The first thing to remember is that every trip needs a plan, even a short day walk. It doesn't take much to turn a short walk into an 'unexpected night out' in the bush. If you've planned before you hit the track using the outdoor safety code as a guide, there's a good chance you'll be prepared to handle an unexpected turn of events.
We've broken down the trip planning process into five key steps which make up the Outdoor Safety Code. This code applies to all outdoor activities regardless of the level of intensity. Each of these steps can help you to be prepared for what you might encounter in the outdoors. Following the code also helps emergency services find you if something does goes wrong.
Safety is the outcome of good planning and good decision making– Mike Daisley, CEO
In New Zealand, it’s expected you’ll tell someone what you’re doing and where you’re going, before you go. We call it ‘leaving intentions’, and it’s part of our outdoor culture.Because many outdoor locations are remote and have no mobile phone coverage, often with very few people around, if something does... Read more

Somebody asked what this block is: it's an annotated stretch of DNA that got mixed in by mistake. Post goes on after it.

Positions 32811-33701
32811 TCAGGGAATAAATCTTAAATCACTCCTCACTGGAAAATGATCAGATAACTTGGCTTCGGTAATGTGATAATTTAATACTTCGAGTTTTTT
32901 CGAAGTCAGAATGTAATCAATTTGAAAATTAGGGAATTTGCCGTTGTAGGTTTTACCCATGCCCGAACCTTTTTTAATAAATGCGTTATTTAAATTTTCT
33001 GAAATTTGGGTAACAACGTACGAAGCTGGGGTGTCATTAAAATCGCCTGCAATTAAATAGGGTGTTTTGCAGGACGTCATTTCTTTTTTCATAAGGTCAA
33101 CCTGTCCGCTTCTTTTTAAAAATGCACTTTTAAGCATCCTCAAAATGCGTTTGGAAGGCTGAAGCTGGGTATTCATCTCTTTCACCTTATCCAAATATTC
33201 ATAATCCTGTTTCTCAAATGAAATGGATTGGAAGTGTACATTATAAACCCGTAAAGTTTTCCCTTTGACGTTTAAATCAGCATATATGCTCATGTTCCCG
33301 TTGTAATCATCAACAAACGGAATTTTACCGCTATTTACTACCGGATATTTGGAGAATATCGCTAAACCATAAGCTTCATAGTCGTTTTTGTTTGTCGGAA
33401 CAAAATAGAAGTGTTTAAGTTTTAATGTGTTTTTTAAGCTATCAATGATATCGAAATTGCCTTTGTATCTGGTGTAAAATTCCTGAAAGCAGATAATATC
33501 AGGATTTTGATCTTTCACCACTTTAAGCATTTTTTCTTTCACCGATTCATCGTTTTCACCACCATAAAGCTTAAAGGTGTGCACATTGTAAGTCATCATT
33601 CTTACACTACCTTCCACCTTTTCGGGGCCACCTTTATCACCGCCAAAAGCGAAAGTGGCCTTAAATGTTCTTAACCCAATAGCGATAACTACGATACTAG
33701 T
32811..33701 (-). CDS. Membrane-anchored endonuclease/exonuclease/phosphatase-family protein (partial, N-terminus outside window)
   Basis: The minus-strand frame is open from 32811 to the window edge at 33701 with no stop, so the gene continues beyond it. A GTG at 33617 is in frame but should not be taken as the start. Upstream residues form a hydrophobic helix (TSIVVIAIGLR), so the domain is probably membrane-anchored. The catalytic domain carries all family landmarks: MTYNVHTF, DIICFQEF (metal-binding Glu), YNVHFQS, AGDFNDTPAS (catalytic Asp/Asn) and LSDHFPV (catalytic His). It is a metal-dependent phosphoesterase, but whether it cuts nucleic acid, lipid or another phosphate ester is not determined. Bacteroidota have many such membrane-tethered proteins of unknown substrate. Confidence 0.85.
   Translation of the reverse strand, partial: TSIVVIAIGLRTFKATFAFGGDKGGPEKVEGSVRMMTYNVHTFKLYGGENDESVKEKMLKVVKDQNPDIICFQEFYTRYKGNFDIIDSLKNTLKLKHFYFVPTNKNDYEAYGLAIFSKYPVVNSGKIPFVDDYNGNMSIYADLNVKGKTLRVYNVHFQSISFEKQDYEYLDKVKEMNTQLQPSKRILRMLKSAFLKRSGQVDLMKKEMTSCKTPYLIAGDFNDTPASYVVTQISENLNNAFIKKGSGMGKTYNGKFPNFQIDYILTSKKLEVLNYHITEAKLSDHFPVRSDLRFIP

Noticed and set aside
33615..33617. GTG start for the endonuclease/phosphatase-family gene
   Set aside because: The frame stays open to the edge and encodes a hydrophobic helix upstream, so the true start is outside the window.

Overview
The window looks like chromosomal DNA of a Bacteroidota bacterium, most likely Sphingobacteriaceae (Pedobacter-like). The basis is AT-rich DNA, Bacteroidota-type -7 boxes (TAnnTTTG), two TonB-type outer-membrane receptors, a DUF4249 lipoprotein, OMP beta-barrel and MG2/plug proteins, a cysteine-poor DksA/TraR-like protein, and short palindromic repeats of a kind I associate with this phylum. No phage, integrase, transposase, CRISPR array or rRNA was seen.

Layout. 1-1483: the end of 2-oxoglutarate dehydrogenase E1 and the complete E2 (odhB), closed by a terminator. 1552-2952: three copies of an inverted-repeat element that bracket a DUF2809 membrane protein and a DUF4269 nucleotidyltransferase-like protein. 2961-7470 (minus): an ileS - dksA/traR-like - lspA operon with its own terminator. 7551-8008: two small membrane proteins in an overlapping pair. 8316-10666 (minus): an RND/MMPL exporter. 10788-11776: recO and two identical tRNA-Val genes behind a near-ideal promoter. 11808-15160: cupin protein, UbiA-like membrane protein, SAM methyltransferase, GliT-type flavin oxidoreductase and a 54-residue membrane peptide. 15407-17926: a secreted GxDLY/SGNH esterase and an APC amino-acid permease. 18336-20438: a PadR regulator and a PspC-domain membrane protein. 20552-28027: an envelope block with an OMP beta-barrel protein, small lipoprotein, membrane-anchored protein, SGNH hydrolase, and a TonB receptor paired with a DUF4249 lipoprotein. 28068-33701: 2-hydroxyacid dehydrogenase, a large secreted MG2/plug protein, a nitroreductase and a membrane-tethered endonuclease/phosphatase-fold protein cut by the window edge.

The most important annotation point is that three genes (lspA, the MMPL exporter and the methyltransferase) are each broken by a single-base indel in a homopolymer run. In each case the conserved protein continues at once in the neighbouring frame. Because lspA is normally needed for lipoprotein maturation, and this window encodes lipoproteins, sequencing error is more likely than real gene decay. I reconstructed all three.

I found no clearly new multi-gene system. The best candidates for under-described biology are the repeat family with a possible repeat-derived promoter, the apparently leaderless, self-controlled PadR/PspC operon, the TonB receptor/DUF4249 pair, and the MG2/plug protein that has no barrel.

New Zealand’s changeable weather conditions frequently catch out the unprepared. It's imperative that you check the forecast as well as any weather watches and warnings for your region. Always check the mountain and rural forecasts for the region you're going as they can be quite different than an urban forecast... Read more
Challenge yourself within your physical limits and experience.New Zealand has lots of different types of tracks – from high quality easy paths with clear track markers to very challenging routes with no track or markings. Before you go, make sure you’ve selected a walk/hike that’s suitable for you and your group. Read more
Make sure you have enough food, equipment and emergency rations for the worst-case scenario. Take an appropriate means of communication.If you ask any New Zealand adventurer they’ll tell you what should be in your pack, here’s a simple list of things we recommend you take. Read more